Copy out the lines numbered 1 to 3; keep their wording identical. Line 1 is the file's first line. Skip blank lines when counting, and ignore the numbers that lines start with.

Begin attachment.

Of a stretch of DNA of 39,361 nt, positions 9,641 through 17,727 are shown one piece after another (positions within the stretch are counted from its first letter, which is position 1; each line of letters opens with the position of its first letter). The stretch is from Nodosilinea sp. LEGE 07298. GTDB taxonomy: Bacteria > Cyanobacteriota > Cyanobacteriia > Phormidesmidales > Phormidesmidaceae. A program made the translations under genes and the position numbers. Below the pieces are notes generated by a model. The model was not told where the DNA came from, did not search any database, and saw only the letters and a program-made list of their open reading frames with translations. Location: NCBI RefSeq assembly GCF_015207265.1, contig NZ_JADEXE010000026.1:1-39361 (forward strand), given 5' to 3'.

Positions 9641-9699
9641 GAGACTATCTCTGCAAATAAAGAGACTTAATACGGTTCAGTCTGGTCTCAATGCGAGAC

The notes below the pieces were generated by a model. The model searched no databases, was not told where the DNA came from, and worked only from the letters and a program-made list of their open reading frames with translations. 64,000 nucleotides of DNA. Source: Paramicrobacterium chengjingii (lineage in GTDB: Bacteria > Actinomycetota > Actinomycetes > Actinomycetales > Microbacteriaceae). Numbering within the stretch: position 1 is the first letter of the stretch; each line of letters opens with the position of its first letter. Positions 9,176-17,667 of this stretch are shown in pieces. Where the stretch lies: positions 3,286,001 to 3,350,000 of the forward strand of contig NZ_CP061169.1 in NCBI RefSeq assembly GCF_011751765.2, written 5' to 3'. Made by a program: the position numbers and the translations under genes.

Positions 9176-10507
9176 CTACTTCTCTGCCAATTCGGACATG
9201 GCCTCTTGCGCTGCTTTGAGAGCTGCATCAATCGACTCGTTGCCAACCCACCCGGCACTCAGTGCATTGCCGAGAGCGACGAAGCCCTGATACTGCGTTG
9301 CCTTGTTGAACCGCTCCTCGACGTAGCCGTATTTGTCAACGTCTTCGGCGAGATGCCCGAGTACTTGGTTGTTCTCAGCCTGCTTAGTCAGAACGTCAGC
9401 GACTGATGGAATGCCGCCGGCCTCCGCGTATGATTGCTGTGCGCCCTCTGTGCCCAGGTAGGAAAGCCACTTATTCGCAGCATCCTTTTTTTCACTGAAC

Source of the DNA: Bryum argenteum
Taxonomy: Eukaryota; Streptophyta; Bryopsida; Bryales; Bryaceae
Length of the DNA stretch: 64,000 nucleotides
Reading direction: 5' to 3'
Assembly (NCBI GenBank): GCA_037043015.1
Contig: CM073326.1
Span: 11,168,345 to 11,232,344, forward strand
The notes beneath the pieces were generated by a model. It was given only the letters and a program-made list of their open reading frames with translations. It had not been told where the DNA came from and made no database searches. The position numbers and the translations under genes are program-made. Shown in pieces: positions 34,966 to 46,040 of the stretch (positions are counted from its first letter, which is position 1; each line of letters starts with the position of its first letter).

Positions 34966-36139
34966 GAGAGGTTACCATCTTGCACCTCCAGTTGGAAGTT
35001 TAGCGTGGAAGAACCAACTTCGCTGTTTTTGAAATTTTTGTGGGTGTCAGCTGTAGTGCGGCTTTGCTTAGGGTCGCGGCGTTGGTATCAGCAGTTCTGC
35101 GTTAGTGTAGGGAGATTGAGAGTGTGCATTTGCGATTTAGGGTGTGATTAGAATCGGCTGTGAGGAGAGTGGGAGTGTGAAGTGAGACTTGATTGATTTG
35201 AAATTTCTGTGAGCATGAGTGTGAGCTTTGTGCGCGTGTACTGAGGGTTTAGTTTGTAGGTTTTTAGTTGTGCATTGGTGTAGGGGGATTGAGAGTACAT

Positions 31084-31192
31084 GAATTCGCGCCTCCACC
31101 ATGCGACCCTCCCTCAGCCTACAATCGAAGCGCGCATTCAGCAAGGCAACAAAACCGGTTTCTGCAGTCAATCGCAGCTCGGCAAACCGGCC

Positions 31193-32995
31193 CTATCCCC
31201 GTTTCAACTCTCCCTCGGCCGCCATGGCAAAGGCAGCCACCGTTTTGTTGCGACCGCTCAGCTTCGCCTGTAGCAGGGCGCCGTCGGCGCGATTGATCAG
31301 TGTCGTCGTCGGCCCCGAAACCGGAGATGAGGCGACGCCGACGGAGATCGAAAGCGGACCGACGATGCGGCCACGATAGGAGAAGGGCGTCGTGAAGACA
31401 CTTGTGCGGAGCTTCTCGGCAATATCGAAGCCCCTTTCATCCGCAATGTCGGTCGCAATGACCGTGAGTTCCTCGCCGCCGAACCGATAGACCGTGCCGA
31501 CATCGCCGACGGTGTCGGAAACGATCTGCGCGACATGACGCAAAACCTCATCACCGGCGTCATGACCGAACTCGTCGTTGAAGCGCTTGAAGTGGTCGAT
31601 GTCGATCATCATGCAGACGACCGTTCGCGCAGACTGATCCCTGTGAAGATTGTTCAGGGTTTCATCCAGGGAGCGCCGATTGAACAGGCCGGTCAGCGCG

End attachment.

Of a stretch of DNA of 39,361 nt, positions 9,641 through 17,727 are shown one piece after another (positions within the stretch are counted from its first letter, which is position 1; each line of letters opens with the position of its first letter). The stretch is from Nodosilinea sp. LEGE 07298. GTDB taxonomy: Bacteria > Cyanobacteriota > Cyanobacteriia > Phormidesmidales > Phormidesmidaceae. A program made the translations under genes and the position numbers. Below the pieces are notes generated by a model. The model was not told where the DNA came from, did not search any database, and saw only the letters and a program-made list of their open reading frames with translations. Location: NCBI RefSeq assembly GCF_015207265.1, contig NZ_JADEXE010000026.1:1-39361 (forward strand), given 5' to 3'.

Positions 9641-9699
9641 GAGACTATCTCTGCAAATAAAGAGACTTAATACGGTTCAGTCTGGTCTCAATGCGAGAC